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The Lawyer Who Lost His Bucket List

by Jay Reeves |

“Life is what happens when we’re busy making plans.”

Once upon a time there was a lawyer who had a bucket list.

This was not just any bucket list. It was the Best Bucket List Ever – a carefully curated compendium of grand plans ranging from Learn to Speak Russian to Bungee Jump Off Clifton Suspension Bridge in Bristol, England – that he kept in a little notebook by his bedside table.

He had started the list in his teens. Quickly he discovered that his competitive, Type A personality made him a bucket-list beast. By the time he finished high school he had already checked off Run a Marathon, Take a Picture of a Double Rainbow, and Get a Full Scholarship to College. New items – including Go to Law School – were being added all the time.

And he was just getting started.

“Wow,” said his law school peers, marveling at his stellar grades, his Moot Court skills, his Law Review status. And still he found time to hike the Appalachian Trail, teach himself to juggle, and dance in the Samba Parade in Rio.

He basked in their bucket-list envy.

And before you could say “over-achiever” he had opened his own law practice, scratching yet another item off his list.

Welcome to Whack-A-Mole

But there was a problem. As the years passed, he noticed that every time one item dropped off the list, more would appear. When he Hired an Associate, he also had to Train the Associate and Pay the Associate. When he bought an Awesome Condo at the Beach, he then had to Get More Paying Clients and Work Even Harder to afford this slice of paradise.

It was like a never-ending game of Whack-a-Mole. Only this was no arcade, it was his life.

Even worse, the nature of his bucket list had changed. It had begun as an inventory of fun and exciting things he wanted to do before he shuffled off this mortal coil. But somehow it had turned into an increasingly weighty to-do list. All the fun things had either slipped to the bottom or vanished altogether. Just looking at the list made his head hurt.

“I’m worried about you,” said his mother, because that is a mother’s job, to worry about her children. “You sound tired.”

“I’m fine,” he said, checking his watch, knowing he had a mediation that afternoon, plus a meeting with his accountant, and a pleading to draft. “Just busy.”

Human Being vs. Human Doing

And then two things happened. First, he met a law school classmate he hadn’t seen in years for lunch. She was a star partner at a big firm in Atlanta. He looked forward to commiserating with her about the stress and struggle of private practice.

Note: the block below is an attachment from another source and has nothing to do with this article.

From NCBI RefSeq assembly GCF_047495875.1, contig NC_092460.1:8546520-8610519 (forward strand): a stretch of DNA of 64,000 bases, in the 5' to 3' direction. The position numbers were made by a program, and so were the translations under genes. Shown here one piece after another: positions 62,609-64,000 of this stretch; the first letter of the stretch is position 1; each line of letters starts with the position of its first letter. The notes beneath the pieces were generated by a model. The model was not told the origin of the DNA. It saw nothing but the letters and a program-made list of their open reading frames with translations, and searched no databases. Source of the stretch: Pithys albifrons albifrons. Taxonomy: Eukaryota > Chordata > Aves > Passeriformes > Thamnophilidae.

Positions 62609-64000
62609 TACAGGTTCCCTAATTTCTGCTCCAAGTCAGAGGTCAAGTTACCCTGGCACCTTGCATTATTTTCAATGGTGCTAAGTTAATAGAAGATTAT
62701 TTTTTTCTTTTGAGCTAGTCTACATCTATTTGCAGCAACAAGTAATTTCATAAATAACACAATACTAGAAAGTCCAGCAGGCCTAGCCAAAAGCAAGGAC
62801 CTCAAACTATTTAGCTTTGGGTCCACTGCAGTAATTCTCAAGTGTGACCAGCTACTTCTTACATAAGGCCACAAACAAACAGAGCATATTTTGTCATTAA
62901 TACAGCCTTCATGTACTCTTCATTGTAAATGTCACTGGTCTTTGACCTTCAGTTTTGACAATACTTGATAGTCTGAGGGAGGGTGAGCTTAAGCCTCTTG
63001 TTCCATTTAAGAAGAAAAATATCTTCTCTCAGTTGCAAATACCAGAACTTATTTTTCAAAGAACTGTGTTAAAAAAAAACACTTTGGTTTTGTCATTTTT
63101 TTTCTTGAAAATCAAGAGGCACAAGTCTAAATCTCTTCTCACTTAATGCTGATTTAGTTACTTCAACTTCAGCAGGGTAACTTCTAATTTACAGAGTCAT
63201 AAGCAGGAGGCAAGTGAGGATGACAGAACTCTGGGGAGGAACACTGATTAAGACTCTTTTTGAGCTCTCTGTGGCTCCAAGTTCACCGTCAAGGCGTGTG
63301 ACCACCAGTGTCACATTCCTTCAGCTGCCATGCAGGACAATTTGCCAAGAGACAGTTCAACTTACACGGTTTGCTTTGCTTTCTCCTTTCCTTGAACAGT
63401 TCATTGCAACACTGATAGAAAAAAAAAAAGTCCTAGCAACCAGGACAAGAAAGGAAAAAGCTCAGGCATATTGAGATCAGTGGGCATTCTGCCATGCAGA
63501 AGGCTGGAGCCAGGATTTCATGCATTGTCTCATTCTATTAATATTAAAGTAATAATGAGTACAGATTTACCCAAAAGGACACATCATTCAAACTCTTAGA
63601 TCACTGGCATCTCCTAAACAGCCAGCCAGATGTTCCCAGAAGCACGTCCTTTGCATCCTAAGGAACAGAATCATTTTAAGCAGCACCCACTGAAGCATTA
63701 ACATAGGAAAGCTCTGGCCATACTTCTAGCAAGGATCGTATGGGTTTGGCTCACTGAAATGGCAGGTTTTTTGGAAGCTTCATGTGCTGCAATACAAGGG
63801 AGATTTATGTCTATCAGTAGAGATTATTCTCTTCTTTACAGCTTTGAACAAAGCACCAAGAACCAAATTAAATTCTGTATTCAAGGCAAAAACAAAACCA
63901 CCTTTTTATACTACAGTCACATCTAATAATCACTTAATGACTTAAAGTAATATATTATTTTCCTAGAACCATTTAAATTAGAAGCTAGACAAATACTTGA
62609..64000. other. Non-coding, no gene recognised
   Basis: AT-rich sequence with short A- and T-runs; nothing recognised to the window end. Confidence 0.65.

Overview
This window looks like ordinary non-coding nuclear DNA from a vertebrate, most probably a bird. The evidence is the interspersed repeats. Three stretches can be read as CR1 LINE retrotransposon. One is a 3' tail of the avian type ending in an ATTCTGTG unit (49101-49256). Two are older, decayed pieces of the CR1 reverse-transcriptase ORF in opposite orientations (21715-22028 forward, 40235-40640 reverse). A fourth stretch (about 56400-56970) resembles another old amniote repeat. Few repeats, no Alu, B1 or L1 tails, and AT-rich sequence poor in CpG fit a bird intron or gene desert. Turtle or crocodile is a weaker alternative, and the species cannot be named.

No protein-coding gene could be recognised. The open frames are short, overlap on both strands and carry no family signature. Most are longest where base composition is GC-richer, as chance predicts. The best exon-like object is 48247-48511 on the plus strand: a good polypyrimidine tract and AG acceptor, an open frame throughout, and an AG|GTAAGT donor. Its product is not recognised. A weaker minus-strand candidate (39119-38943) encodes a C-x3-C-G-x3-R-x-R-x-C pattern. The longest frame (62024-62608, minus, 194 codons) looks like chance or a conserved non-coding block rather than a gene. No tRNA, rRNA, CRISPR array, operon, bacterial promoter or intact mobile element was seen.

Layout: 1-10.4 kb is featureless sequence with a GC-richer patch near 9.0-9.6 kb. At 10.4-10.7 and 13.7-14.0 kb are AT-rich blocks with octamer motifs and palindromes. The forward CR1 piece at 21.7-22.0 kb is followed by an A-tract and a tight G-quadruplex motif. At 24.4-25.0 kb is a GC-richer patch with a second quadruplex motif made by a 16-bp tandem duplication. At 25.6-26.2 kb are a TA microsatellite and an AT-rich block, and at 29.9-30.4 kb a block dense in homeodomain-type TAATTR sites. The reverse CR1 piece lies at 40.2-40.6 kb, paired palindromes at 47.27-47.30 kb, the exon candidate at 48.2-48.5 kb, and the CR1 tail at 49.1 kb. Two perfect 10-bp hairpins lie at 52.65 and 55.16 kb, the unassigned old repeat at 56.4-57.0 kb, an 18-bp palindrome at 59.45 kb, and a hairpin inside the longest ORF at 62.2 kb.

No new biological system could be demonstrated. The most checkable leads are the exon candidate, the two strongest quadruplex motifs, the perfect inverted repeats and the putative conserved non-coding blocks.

But when he arrived at the restaurant, he was surprised to find her relaxed and happy. She said she loved her job. And clearly she was great at it. But it was just as clear that she loved her life, which went way beyond the law to include friends, family, health, hobbies and hanging out with an old pal from Real Property 101.

What was her secret, he wanted to know? How had she managed to put all the pieces together so well?

“No secret,” she said. “In fact, I have a habit of getting ahead of myself. So I just try to show up and not miss the moment.”

That night he added Don’t Get Ahead of Myself to his bucket list.

Be Here Now

The second thing that happened was that he moved. This new house was smaller. But it had a nice backyard – something he’d always wanted – and a little bench under a big magnolia tree.

But when he went to get his bucket list to check off Sit in My Own Backyard, he couldn’t find the notebook. He searched and searched. It must have gotten lost in the move.

At first, he panicked. What will become of his life without his list? But the next morning he felt better. He got an idea. He went outside and sat on the little bench beneath the big tree, and he started a new list.

On it, he wrote: (1) Relax. (2) Stop trying so hard. (3) Laugh more.

Then he made a telephone call.

“Hi mom,” he said, because number four on the list was Call Mom. “I’m having a wonderful morning and hope you are too.”

About the Author

Jay Reeves

Jay Reeves practiced law in North Carolina and South Carolina. He was Legal Editor at Lawyers Weekly and Risk Manager at Lawyers Mutual. He is the author of The Most Powerful Attorney in the World, a collection of short stories from a law life well-lived, which as the seasons pass becomes less about law and liability and more about loss, love, longing, laughter and life's lasting luminescence.

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